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Catholics get their own social network
What are the prospects for this bold new venture?
- Alessandro Speciale, Vatican City
- Vatican City
- September 24, 2012
But the last minute change â€“ and the withdrawal from the speakers' panel of Msgr. Claudio Maria Celli, head of the Holy See's department for communications â€“ doesn't mean that the project doesn't curry favor at the Vatican. Rather, it seems to be a consequence of some preview stories in American Catholic media that presented it as a brainchild of the Vatican itself.
In fact, Aleteia is promoted by the Foundation for Evangelization through the Media, a lay, Rome-based organization created by Jesus Colina, who founded the Zenit news agency before falling out with the Legionaries of Christ, its owners, about one year ago.
The Foundation is also behind H20 news, a video-news service about the Vatican, and other initiatives aimed at translating into reality Pope Benedict's appeal to evangelize in the â€śdigital continent.â€ť It has partnerships with some Vatican departments, including the Pontifical Council of Culture.
Truth be told, there's been quite a buzz about Aleteia in Catholic circles recently, and I was quite curious last Thursday. The project has been around, in a limited format, for a while. But it was hard to pin down what exactly the whole thing would have been about.
After the presentation, and toying around for a while with the 'beta' site that was unveiled on September 20, I can say I have a bit of a clearer picture â€“ and a few lingering questions.
At the presentation, the promoters said Aleteia wants to be a â€śmultiplier,â€ť a â€śmegaphoneâ€ť forÂ quality Catholic content around the web. It is aimed at all those who are â€śseekers of the truth.â€ť This is particularly evident in the â€śQuestionsâ€ť part of the site, where people can ask questions on a spiritual or doctrinal subject, read Aleteia's editorial team answers, and follow the debate that â€“ supposedly â€“ ensues.
There's also a â€śNewsâ€ť section, where Aleteia picks and publishes the best of the crop from the news on Catholicism and the Church (it is actively looking for partners in this and says it has already signed up 1,000 news organization â€“ though some people at the press event were quite surprised when they saw their company's logo up in the Aleteia presentation). These news items can then be commented on or shared through a handy â€śfishitâ€ť button â€“ a button just like the â€śLikeâ€ť button on Facebook that instantly shares the story on all social media. Handy.
Then there are â€śVideoâ€ť and â€śDocumentsâ€ť sections that host, you guessed it, videos and key Vatican and Church documents.
Aleteia is in fact a quite ambitious project. The site is slick, something that you do not see often in Italy-based Catholic projects, it supports six languages and hopes to open a Chinese version eventually. It employs dozens of people in Rome, Paris and Washington.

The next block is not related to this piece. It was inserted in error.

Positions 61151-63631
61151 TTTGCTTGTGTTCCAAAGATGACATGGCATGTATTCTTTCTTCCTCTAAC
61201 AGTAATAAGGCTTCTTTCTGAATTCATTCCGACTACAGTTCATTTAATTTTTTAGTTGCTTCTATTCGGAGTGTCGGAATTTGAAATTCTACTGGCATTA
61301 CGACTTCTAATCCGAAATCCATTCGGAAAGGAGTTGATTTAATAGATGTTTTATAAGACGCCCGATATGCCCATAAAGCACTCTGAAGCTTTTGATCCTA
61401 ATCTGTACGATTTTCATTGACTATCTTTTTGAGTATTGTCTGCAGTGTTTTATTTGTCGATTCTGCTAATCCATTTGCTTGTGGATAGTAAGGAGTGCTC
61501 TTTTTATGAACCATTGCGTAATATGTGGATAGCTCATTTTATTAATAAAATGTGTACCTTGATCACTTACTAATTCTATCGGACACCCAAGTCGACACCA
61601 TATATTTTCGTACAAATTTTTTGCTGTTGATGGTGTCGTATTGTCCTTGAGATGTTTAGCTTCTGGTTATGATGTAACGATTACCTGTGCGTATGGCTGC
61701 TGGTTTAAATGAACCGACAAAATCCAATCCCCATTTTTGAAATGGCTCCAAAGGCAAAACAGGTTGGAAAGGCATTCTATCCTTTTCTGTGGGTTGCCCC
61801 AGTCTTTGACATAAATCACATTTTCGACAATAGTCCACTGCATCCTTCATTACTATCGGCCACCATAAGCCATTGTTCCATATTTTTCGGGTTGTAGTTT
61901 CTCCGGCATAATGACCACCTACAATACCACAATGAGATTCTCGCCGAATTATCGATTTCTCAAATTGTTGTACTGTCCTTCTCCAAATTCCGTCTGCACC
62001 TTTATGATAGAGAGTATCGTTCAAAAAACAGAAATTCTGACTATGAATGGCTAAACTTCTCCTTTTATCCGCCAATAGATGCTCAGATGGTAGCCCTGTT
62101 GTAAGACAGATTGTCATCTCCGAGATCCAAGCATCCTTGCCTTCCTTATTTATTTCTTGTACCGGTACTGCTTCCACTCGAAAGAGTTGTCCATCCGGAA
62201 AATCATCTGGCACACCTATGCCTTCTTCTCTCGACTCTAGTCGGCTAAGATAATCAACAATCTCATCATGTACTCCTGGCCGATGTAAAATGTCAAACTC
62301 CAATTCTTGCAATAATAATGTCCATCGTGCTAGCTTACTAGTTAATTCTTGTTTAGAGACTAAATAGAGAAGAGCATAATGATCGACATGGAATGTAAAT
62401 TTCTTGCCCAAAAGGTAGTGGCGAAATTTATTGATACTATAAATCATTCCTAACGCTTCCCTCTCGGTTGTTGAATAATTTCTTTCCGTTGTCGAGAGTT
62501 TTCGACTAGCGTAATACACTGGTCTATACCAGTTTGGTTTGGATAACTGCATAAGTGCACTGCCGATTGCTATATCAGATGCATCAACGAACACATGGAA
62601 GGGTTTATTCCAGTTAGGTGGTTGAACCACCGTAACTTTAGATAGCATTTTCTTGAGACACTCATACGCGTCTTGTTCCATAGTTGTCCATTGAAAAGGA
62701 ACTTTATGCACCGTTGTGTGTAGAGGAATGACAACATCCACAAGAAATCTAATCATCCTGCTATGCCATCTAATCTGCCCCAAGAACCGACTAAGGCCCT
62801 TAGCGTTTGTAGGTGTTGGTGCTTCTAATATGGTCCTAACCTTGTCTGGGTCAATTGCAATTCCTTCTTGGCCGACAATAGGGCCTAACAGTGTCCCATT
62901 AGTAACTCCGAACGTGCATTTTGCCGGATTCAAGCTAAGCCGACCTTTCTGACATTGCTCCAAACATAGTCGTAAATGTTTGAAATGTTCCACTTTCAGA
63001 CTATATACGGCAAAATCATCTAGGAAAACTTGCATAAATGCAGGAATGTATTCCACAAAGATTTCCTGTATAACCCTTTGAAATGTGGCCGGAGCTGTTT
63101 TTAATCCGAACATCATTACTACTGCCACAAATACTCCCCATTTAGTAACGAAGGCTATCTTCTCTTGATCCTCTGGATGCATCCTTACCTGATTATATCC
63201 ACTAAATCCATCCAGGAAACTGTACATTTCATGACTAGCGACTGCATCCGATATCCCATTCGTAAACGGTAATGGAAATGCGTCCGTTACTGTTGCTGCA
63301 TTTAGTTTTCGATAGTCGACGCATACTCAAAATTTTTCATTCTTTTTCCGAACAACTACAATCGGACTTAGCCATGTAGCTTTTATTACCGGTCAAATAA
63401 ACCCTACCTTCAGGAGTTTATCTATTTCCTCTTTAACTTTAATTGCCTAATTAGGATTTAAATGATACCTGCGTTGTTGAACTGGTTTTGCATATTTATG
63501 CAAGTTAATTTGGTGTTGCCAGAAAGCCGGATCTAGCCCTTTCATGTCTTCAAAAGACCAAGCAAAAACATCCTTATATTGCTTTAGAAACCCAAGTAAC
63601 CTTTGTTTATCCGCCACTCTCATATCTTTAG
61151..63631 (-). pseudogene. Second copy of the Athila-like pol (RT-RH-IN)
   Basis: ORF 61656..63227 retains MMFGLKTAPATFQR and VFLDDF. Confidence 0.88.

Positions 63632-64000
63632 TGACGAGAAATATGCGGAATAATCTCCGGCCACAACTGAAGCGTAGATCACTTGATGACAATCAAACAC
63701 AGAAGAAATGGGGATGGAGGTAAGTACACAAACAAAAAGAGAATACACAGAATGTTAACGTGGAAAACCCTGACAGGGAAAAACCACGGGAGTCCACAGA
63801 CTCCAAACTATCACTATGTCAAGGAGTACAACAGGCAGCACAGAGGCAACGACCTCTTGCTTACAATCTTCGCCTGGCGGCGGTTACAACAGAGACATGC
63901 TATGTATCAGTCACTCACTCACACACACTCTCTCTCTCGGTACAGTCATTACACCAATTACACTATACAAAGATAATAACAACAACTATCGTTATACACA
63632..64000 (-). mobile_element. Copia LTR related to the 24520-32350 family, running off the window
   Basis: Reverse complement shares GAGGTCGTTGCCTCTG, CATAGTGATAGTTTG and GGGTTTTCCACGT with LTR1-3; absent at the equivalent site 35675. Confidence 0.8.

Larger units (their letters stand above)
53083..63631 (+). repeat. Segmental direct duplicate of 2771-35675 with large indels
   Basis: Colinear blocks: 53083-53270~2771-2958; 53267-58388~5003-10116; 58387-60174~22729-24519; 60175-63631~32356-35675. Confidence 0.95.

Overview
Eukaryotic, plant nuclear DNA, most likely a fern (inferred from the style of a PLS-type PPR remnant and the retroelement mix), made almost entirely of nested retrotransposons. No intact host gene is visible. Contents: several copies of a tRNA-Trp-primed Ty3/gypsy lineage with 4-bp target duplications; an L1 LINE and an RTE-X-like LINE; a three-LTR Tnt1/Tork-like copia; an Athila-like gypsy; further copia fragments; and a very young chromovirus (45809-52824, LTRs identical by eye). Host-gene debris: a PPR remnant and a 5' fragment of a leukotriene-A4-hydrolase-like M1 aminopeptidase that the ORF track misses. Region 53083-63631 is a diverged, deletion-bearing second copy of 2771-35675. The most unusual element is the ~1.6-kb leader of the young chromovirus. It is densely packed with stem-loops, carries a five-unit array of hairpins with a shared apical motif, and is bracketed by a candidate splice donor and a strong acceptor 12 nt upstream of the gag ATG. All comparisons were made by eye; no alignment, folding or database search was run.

Its aim, to be the center of a vibrant, grounded in reality and yet Catholically sound debate, is definitely something timely. Anyone who has visited the comments section of an online story about the Church will know that they are alternately dominated by those who rant against all priests as pedophiles and Nazis, and those who long for the time when the Pope was at the head of an actual army to conquer infidels and women's main occupation outside of the home was to recite rosaries in the church.
In this sense, the â€śQuestionsâ€ť section could actually be a truly precious tool to help those who are â€śseeking for the truthâ€ť online.
But the site's vast resources and goals â€“ it even tapped a former Google Italy top manager as CEO â€“ raises in fact my first question: Will it be profitable enough to survive?
Aleteia says it doesn't want to rely on donors and aims to reach breakeven in four years, mostly through the sister advertisement project AdEthic. But during the presentation, a reference was made to a bond-emission scheme. Unfortunately, the minutely written PowerPoint slide detailing it just briefly flashed on the screens and now it is now nowhere to be found on the site. That would be something worth knowing more about.
For now, there doesn't seem to be much of a debate going yet. But the site was just properly rolled out a few days ago and it takes time to develop a user base. Still, it doesn't seem to me, at least at this time, that there is the possibility to actually share content. You either ask questions in the appropriate section or comment on the selected news.
Aleteia explained that a group of around 40 people around the world and a high-level â€śeditorial committeeâ€ť will vet the news stories and the content that goes on the site, in order to make sure that its Catholicity is preserved. After all, they say, the aim is to work for the Church and spread its message, so there needs to be some oversight.
But will the hard questions â€“ those that many Catholics around the world ask themselves and doubt upon â€“ receive more than a perfunctory answer? Who will vet what stories go on the site? Will the disquieting, hard-hitting news about scandals, sex abuse and so on be allowed on it? What will be the limits to the discussion in order to maintain its Catholicity?
This, I think, is the key point upon which the whole projectâ€™s credibility â€“ and success â€“ will hang. If real, nuanced, complex debate will find its home there â€“ tempered with a constant reference to the texts and with an oversight on verbal excess and plain ignorance â€“ it will be something that the Church sorely needs, and that will thrive because of this need.
I can only wish it luck.
Alessandro Speciale is a Rome-based journalist and commentator on Vatican affairs